Wednesday, October 10, 2012

Family Affair

This post has nothing to do with issues in the Church. It is a completely self-centered post about my family, and a promotion for a book my husband has written.

You’ve been warned!

Mom with my two sisters and me -
that's me on the right.
Today is the anniversary of my mother’s birth; her name was Ruth, and she was born in 1927 and died at age 64 on February 15, 1992 (I wrote about that here). She had been widowed in 1973 when my dad died of a heart attack at the ripe old age of 45.  After that, she took various jobs to pay off bills my father had left behind from a failed business, and she ended up years later working as the secretary to the Chief of Police in Martinez, California.

She liked that job very much, until an incompetent chief came into the position, leading to a few years during which she was unhappy. But then, lo and behold, a new chief was to be hired! She met the applicants and lobbied for the one she liked best. If you knew my mom, you would not be surprised to learn that her top choice was the one who got the job.

My mom liked this new chief very much, and talked to me about him often (at that point, I was living in Chico, CA, a 2-1/2 hour drive away). I was happy that she was happy, because my mom and I were pretty close.

The new chief’s name was Jerry Boyd.

It wasn’t too long after that that my mom was diagnosed with lung cancer. I made the two-hour trip to go to a couple of doctor appointments with her, and on one of those trips she insisted that I meet “the chief”. She escorted me to his office, introduced me to him, and told me, “Tell him what’s going on.”

Well, I didn’t know the man, of course, and wondered how much he really wanted to hear about my mother’s battle with cancer! But I told him briefly what the story was up to that point, and he said, “If there’s anything we can do for you and your family, you let me know.” And somehow, I felt that was an absolutely sincere offer, and I was impressed.

My mom’s house was only a couple of blocks from the police station, and when she became bed-ridden, at least once a week, Chief Boyd would walk down the street to visit her. By that time, I was staying with her most of the time to care for her, and so he visited with me, too.

One day, my mom, knowing that I was a bit stressed out, told the chief, “Take her out for coffee or something. She needs to get out of here for a while.”

And so he did. The rest is history. We were married less than a year after her death.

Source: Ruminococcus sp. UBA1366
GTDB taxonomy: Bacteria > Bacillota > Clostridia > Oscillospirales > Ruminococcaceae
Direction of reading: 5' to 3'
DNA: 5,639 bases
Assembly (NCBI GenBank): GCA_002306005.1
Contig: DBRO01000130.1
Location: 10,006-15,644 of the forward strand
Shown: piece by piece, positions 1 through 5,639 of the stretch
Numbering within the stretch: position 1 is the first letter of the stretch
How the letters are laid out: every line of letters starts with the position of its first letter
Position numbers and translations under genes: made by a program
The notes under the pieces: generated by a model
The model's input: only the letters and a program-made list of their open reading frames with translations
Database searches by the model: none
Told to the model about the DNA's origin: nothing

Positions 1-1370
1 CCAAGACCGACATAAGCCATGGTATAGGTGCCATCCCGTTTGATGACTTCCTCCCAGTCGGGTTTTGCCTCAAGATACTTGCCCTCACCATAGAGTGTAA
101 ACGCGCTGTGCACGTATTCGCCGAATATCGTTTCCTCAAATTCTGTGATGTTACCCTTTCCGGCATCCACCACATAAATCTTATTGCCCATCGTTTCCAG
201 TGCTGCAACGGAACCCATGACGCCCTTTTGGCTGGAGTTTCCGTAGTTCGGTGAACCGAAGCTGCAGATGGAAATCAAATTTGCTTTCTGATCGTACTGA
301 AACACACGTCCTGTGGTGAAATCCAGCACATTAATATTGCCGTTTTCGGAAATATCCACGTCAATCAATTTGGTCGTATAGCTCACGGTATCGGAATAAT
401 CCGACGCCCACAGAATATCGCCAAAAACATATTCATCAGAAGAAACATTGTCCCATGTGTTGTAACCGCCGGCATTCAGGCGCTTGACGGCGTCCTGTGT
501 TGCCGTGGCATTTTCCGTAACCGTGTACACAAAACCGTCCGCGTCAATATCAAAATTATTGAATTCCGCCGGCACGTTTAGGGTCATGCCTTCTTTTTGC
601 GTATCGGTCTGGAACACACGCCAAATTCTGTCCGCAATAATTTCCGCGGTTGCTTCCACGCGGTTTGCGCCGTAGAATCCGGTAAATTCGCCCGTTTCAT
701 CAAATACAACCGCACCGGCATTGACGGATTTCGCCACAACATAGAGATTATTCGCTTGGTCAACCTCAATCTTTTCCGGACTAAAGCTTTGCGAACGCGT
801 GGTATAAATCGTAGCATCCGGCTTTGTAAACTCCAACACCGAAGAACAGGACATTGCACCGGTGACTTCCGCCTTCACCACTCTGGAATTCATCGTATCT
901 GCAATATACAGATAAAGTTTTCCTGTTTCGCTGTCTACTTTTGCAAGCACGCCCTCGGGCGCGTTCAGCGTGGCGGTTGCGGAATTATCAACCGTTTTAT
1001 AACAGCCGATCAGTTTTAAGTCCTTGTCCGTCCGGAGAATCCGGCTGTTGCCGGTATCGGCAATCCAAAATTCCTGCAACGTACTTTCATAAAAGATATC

Jerry with new-born Ruthie
And not long after we were married, I became pregnant with our daughter. Once we were learned we were having a girl, there was never any question about what to name her: Ruth – but we always have called her Ruthie.

In 2003, we moved to Baker City, Oregon, after Jerry had retired for the second time. It didn’t take long for him to un-retire, though; he became the director of the Baker County 911 Department. He retired from that job earlier this year, after eight years of service.

Interestingly enough, though, when he retired, our daughter Ruthie, who will turn 19 in December, applied for a position at the 911 Center as a reserve dispatcher – and she is working there currently; she stands to gain quite a bit of training if she sticks with it, and seems to think this is a “career” direction she would like to pursue for the time being. Who knows? Perhaps she’ll be the 911 Director some day! 

Back to Jerry and his book: Jerry has worked in law enforcement for about a hundred years. Okay, not that many, but a lot. He worked in Los Angeles during the bad 1960’s, surviving the Watts riots, Rose Bowl Parades, and even a gunshot wound. He also worked in Irvine, CA, and he was the Chief of Police in Coronado, CA before he moved north to take the chief’s position in Martinez. All of that was before I had ever met him; he was married to a wonderful woman named Patty, whose health problems claimed her life when she was 40, and they had three sons who’ve grown up to wonderful husbands and fathers. I figure Patty had a pretty good hand in making Jerry the good husband he has always been to me, and I pray for the repose of her soul daily.

The years in LA were the wild ones of Jerry’s career, and he compiled many of the stories from that era into a book that is quite entertaining – it’s got humorous stories, serious stories, and a couple of very sad stories.  Now, if you think my assessment of the book is biased, you may be right! But honestly, I can say that, although this is not the kind of book I would ordinarily pick up and read, I did really enjoy it.